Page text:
With funding sources diminishing and the need to appeal to funders becoming an increasingly competitive process, some IT project sponsors have begun seeking more creative solutions. For some, these solutions come in the form of public-private partnerships. Such partnerships combine the public sector's ability to establish an effective infrastructure for service delivery with the private sector's knowledge and expertise, helping both to remain competitive long term.
According to some experts, public-private alliances are becoming more common as budgets become tighter. Richard Norment, executive director of The National Council for Public-Private Partnerships, said the public sector is beginning to identify opportunities presented by an underutilized asset. Growing expenses - such as health care, Social Security and paying interest on the national debt - have dramatically reduced the number of federal dollars available over the past decade, he said.
Yet, as the population increases, the demand for more public services increases. And if government at the federal, state and local levels lacks the financial resources to meet demands, the challenge is to find ways to identify new potential. For that reason, public-private partnerships offer a diverse and unrecognized potential to tap into innovative resources.
"In a public-private partnership, you have blending of the resources - sometimes it is money, but it is also innovative ideas, process for implementation," Norment said. "Basically what you are tapping into is the experience of the private sector."
For instance, a municipality may hire a private provider to install cameras at intersections to snap photographs of certain types of infractions. The vendor then sends out the tickets and takes a percentage of the fine to cover equipment costs. For police, this type of cooperative endeavor reduces the demands of preparing related paperwork, since a recording of the incident is automatic.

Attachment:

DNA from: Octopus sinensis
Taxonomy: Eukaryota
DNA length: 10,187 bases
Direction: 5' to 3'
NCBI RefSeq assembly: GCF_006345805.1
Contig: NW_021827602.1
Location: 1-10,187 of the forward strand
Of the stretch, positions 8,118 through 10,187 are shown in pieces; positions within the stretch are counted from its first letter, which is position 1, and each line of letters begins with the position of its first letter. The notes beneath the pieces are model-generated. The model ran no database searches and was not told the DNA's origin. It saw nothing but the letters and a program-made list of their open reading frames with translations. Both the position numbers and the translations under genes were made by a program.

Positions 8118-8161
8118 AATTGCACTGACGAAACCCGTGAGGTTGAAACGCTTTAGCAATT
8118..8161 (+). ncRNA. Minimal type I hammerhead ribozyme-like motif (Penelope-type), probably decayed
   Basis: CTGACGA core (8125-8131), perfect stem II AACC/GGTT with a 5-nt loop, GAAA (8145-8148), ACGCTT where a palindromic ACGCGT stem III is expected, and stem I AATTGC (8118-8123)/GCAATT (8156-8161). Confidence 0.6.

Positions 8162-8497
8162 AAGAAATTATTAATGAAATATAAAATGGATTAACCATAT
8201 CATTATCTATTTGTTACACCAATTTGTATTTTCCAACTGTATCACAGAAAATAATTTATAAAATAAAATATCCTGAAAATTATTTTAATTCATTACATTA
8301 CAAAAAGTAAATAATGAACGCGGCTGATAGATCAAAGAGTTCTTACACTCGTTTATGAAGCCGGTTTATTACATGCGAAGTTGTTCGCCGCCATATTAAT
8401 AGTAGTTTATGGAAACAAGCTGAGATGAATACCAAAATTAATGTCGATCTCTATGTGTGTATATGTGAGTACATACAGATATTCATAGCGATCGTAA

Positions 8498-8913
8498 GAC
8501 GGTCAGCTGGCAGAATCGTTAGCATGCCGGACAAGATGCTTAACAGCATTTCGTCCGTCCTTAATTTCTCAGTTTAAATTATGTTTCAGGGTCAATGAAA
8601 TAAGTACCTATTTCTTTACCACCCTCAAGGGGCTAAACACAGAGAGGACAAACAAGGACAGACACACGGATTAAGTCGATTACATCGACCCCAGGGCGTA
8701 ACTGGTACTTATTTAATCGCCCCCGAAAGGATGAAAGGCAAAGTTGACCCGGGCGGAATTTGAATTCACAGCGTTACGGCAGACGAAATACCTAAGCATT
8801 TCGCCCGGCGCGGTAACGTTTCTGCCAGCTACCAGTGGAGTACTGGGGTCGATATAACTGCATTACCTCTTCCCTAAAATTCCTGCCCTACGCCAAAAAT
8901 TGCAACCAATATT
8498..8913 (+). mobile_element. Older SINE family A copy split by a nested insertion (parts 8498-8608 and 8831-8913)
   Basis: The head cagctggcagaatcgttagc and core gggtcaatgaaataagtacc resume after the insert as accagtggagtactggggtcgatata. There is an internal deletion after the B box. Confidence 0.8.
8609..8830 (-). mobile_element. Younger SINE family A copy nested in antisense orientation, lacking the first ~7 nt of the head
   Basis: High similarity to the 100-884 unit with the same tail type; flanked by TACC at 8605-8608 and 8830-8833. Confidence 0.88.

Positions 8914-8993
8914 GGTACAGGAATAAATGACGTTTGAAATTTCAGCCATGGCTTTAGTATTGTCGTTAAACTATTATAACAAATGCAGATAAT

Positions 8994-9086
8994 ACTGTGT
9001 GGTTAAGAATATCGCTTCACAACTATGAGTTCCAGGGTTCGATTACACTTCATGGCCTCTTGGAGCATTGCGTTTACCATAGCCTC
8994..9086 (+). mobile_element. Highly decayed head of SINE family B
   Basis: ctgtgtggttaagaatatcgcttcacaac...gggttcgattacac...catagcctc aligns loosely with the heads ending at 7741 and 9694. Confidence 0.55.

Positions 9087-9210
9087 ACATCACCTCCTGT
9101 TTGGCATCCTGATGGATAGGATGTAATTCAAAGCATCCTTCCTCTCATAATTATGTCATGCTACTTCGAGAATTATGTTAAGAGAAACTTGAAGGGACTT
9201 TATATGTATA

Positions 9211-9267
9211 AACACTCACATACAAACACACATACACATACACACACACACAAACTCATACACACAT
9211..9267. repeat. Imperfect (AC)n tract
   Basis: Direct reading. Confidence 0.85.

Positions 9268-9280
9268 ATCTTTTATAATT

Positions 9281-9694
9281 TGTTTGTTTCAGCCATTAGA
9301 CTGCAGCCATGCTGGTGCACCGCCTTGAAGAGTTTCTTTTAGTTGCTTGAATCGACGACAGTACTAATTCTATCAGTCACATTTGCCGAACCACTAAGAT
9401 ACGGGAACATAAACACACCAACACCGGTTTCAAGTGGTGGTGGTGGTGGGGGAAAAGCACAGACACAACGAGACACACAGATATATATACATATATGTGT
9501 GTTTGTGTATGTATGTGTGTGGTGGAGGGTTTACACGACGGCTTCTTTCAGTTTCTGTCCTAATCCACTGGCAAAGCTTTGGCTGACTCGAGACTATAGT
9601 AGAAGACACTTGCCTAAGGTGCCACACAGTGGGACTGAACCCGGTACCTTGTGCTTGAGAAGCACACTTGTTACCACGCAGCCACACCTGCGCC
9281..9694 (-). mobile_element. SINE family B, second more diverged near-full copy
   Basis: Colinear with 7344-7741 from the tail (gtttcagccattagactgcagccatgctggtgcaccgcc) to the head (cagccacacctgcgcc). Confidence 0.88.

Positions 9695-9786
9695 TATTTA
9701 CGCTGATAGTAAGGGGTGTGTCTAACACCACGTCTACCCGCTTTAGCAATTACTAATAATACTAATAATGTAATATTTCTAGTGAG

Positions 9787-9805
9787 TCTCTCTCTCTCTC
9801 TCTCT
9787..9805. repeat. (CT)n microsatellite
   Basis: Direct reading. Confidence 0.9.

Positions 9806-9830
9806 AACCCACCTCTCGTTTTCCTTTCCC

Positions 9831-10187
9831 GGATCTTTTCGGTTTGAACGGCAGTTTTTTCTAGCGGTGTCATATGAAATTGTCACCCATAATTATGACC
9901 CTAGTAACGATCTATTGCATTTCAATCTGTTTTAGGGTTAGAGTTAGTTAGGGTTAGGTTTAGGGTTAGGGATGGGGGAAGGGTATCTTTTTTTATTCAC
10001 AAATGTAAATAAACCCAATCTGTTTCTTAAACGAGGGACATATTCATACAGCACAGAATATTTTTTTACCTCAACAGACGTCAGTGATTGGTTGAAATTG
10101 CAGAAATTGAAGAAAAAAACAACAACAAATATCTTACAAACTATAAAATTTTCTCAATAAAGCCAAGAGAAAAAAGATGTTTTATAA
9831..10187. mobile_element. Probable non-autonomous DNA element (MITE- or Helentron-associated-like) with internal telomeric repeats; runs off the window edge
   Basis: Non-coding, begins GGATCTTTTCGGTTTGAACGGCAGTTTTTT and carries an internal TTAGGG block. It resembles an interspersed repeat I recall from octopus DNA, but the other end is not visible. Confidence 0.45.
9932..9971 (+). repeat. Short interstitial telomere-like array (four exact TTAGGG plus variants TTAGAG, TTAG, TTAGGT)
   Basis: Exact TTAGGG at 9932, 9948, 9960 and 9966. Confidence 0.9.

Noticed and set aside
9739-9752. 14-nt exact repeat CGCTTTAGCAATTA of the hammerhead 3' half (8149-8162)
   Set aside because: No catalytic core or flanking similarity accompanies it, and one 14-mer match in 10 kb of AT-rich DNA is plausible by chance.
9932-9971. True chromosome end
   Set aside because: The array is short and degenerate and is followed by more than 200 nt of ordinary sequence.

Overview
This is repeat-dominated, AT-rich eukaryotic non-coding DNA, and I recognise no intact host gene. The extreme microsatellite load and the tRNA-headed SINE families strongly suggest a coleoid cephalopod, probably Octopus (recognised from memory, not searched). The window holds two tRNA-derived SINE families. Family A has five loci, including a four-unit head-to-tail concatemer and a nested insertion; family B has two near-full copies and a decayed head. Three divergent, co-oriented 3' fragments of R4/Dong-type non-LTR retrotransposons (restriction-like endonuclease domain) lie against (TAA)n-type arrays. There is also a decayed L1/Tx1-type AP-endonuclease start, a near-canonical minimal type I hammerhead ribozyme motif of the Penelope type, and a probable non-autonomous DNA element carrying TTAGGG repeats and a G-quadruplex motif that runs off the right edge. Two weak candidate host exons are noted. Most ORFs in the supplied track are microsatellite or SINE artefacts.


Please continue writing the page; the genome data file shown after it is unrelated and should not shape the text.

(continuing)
Norment agrees these types of partnerships are here to stay, especially now that funding is in short supply.
"I think the budgetary constraints that all levels of government are seeing, matched with the increasing demands of the public, are inevitably going to lead to more public-private partnerships," he said. Establishing alliances between the public and private sector helps build closer working relationships, which result in more effective service delivery, he said.
Adrian Farley, interim deputy director of the Procurement Division for the Department of General Services, said California was one of the first states to use public-private partnerships for IT procurement.
One of these public-private projects was a consortium with consulting company A.T. Kearney. The company's role was to provide its expertise on strategic sourcing, Farley said. In return, the consulting group received a share of the savings.
While Farley touts the merits of integrating resources into such strategic alliances, he also said when the public and private sector get together, there must be strong fiscal accountability. The solution that worked in California was to hire a third party to document the total savings. For the consortium effort, which turned out to be approximately a three-year venture, the total documented savings exceeded $100 million.
Another public-private venture in New York is intended to cost-effectively bring broadband Internet access to rural residents. The state's Universal Broadband Initiative involves the creation of a fiber-optic ring that will provide the basic infrastructure for vendors to tap into and provide Internet access, according to Ed Hemminger, CIO of Ontario County, N.Y.
"We think we are unique in that we do not provide services in direct competition with the private sector," Hemminger said. "We just provide the backbone infrastructure."
He called the project a countywide initiative and said the scope of this endeavor is much greater than the typical IT project. In fact, Hemminger predicts the infrastructure created by the installation of the 180-mile fiber-optic ring - consisting of 144 strands